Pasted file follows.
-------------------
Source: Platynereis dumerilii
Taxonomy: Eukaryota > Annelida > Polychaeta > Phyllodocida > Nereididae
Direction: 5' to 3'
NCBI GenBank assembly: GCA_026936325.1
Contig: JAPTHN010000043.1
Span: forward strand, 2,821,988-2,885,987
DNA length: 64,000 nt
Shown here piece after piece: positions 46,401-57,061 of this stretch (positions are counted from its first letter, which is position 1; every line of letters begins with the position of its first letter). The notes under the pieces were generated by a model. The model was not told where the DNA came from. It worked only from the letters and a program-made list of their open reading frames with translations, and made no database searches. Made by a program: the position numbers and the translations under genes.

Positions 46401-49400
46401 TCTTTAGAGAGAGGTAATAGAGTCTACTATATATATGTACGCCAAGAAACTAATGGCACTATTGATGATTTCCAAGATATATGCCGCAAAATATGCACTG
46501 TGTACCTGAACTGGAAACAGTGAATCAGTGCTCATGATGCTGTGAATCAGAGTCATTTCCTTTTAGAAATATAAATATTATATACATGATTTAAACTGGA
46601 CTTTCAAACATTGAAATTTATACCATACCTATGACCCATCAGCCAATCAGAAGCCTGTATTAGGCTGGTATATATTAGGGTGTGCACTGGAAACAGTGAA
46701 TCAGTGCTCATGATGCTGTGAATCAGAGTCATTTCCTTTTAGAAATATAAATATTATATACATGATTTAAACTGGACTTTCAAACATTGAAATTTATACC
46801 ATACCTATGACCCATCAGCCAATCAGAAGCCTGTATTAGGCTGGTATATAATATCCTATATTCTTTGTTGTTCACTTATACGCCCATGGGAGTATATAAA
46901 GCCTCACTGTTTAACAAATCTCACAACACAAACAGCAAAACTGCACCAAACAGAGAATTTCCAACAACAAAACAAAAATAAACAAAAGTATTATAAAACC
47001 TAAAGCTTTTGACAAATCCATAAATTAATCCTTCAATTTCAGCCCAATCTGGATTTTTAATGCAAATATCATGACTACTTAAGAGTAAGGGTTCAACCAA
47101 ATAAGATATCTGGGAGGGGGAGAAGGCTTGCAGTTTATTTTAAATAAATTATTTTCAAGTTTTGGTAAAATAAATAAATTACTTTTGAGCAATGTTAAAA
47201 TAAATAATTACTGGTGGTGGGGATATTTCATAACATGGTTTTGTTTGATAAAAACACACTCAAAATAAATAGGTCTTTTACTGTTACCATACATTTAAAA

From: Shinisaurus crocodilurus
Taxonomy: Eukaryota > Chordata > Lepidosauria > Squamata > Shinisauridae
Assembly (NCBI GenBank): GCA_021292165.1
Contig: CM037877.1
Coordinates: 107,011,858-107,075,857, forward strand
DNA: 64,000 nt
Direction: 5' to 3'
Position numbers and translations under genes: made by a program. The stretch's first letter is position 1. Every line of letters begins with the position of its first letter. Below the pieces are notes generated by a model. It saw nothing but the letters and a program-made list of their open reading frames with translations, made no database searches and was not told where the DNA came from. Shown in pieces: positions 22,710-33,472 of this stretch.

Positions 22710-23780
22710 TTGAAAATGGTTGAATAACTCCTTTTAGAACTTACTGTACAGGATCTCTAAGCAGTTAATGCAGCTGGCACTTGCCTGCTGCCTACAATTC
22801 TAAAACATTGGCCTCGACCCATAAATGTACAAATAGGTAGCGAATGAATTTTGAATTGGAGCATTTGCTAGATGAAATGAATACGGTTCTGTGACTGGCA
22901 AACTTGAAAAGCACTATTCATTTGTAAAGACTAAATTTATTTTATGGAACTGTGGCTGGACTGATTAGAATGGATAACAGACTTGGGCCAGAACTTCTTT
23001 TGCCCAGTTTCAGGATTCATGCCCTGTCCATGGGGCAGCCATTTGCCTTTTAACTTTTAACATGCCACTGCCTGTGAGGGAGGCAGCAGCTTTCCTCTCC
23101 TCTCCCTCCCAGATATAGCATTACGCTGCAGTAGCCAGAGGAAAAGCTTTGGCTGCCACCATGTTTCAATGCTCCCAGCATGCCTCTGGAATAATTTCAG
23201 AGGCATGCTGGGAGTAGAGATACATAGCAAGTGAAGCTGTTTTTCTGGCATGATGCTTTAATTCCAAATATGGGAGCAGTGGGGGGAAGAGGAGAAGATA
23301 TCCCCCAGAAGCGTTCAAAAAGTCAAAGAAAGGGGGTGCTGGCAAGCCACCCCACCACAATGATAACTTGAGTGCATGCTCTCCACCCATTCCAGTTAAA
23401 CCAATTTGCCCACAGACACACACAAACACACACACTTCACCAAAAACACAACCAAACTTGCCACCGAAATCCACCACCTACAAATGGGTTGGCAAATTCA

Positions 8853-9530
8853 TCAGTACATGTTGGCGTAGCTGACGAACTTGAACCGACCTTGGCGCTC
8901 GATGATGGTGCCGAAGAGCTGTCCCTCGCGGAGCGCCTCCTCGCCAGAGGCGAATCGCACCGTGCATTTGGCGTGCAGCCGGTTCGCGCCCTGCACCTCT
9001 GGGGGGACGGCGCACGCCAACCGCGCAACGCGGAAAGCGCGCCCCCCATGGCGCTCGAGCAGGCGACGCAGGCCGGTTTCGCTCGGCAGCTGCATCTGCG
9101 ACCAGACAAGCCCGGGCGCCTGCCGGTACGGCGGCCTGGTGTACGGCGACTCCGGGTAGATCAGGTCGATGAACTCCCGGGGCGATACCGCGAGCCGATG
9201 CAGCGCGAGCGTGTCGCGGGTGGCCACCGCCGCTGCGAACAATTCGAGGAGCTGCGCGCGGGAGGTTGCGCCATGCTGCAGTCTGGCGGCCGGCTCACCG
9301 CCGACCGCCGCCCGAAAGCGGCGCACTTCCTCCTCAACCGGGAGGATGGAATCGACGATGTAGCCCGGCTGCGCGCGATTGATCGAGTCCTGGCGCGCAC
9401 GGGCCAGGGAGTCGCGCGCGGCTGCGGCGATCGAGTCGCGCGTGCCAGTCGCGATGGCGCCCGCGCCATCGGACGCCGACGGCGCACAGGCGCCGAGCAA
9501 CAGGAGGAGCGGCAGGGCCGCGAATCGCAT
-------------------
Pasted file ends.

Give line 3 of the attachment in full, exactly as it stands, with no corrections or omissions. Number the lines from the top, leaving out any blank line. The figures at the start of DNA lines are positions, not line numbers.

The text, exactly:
Direction: 5' to 3'